For many Midwestern anglers, fishing either comes to an end in the winter, it switches to ice fishing, or it becomes a road trip. There are plenty of places snowbelt citizens “flock” to (thus the nickname — snowbirds) where above freezing, usually balmy, temperatures are the norm — even in the winter months. Arizona, south Texas and Florida come to mind. Of these three (and many other locations), Florida offers the largest variety of fishing experiences.
There are plenty of freshwater lakes and streams in Florida where both familiar and unusual species of fish can be found. Most freshwater Floridians and snowbirds target largemouth bass, crappies and other panfish.
I can catch those fish around here, so when I head to Florida, my plans take me to coastal destinations where I hope to sink my hooks into saltwater fish. There are certainly opportunities for shorebound fishers to wet their lines in most coastal areas.
Fish can be caught from beaches, piers, jetties and other areas — for people who take the time to discover these areas and have their own gear. I’ve done that. But on my recent trip to Florida, when I had a fishing rod in my hand, I had a boat under my feet.
That meant I also had an experienced captain on board to safely take me to the areas where the fish were apt to be found, show me the best way to get the fish to bite and loan me the equipment I needed to reel them in. All I needed was a pocketful of cash.
It’s the money thing which concerns plenty of us. That’s why my fishing partner and I participated in three different types of fishing at three distinctly different price points. The least expensive option we chose was going on what are popularly called head boats.
Head boats are vessels capable of taking a dozen anglers, perhaps two or three dozen, at a time, depending on the boat’s size. People pay by the “head,” thus name. Fishing on head boats is normally for what could be called “panfish” with the boat either drifting or anchored over spots where lots of smaller-sized fish congregate. Fishing is usually with some sort of bait and the rigs are simple. Bait a hook, drop it in the water and let a sinker take it to the bottom. Then wait for a tug, signalling a fish is biting. The boat we went on cost each of us fifty dollars.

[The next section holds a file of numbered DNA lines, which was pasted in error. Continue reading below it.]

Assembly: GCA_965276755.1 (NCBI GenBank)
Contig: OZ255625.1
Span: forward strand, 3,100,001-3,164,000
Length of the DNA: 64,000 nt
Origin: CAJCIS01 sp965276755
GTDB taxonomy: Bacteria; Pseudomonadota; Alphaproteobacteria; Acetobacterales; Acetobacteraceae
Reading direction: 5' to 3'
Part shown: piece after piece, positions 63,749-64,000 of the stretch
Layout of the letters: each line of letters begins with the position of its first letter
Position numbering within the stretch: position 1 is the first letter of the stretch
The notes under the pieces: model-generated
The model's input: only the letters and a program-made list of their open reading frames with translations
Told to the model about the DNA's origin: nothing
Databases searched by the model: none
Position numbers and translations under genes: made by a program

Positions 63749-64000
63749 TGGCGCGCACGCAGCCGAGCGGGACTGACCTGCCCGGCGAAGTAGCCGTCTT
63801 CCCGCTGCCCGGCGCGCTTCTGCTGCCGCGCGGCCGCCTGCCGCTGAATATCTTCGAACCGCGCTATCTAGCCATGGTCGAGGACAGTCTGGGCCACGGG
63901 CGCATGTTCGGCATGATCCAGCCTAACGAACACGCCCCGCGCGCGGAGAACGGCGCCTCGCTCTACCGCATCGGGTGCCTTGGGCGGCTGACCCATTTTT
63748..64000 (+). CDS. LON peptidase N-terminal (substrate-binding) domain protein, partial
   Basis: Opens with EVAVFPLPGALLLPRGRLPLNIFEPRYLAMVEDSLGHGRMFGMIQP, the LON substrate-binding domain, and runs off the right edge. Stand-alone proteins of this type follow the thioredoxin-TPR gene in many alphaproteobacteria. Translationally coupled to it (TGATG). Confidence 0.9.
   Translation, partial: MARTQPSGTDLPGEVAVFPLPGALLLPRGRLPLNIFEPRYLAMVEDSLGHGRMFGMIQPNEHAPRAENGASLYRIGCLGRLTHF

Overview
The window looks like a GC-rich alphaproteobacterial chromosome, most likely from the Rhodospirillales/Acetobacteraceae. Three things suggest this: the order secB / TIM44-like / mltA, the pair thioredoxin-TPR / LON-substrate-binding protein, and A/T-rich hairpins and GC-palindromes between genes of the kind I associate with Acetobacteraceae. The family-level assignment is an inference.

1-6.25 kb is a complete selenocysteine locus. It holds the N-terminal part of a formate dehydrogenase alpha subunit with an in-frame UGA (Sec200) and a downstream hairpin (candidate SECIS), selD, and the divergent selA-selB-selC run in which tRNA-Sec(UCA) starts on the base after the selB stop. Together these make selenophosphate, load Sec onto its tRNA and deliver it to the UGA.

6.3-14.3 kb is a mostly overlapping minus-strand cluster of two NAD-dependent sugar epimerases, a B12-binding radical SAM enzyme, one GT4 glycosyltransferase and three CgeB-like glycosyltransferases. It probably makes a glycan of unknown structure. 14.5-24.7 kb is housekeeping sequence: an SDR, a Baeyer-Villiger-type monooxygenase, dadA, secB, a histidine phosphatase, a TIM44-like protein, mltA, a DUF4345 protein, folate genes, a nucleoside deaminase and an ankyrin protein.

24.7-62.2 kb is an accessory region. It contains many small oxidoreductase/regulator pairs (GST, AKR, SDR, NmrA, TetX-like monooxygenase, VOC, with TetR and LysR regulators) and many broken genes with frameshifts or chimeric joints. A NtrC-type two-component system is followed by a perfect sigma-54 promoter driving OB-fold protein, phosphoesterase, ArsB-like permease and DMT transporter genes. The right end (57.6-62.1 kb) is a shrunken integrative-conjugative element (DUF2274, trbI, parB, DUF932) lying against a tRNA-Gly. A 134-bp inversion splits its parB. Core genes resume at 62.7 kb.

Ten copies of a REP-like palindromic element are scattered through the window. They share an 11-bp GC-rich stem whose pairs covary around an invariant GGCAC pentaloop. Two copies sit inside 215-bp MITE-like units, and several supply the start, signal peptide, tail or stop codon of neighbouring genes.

Our next day was spent on a decidedly smaller-sized boat. It was an outboard powered “skiff” operated by a licensed guide. These small boat operations are classed as either inshore or nearshore fishing. Depending on where in Florida and what is biting, fish from panfish-sized to truly huge trophy fish may be targeted and caught.
On this latest trip we fished out of Key Biscayne, just south of Miami and targeted 100 pound tarpon, much smaller bonefish and caught a hodgepodge of smaller sized, but fun to catch specimens. As a general rule, saltwater fish are two or three times stronger than freshwater fish so a five-pounder is more like catching a 10 or 15 pounder here in the Midwest.
It was the smallest boat, but the largest price. A trip on a nearshore or inshore boat with a guide will cost about $100 per hour — most guides start with a four hour minimum.
Our final day in the area was intermediate in price, but could have been much more. Captains with large, cabin cruiser or center console type boats will take groups of anglers out to fish for saltwater gamefish — sailfish, king mackerel, wahoo and/or tuna with prices topping a thousand bucks per day — depending on the size of boat, length of trip and destination.
I don’t have that sort of money so my fishing friend and I signed on for what is called a “shared charter.” Again, depending on the boat and other factors, the overall price is similar, but the difference is the price is split between additional people going on the trip. All of these boats are large enough to hold six passengers (sometimes more) so the cost is spread equally among all the customers. Instead of my friend and I paying the full fare, we split the cost with the others, each person paid fraction of the price and took turns when the fish bit.
Each day was different, each day was productive and each day provided a unique and exciting adventure far from home with no thoughts of winter’s favorite four letter words — cold and snow.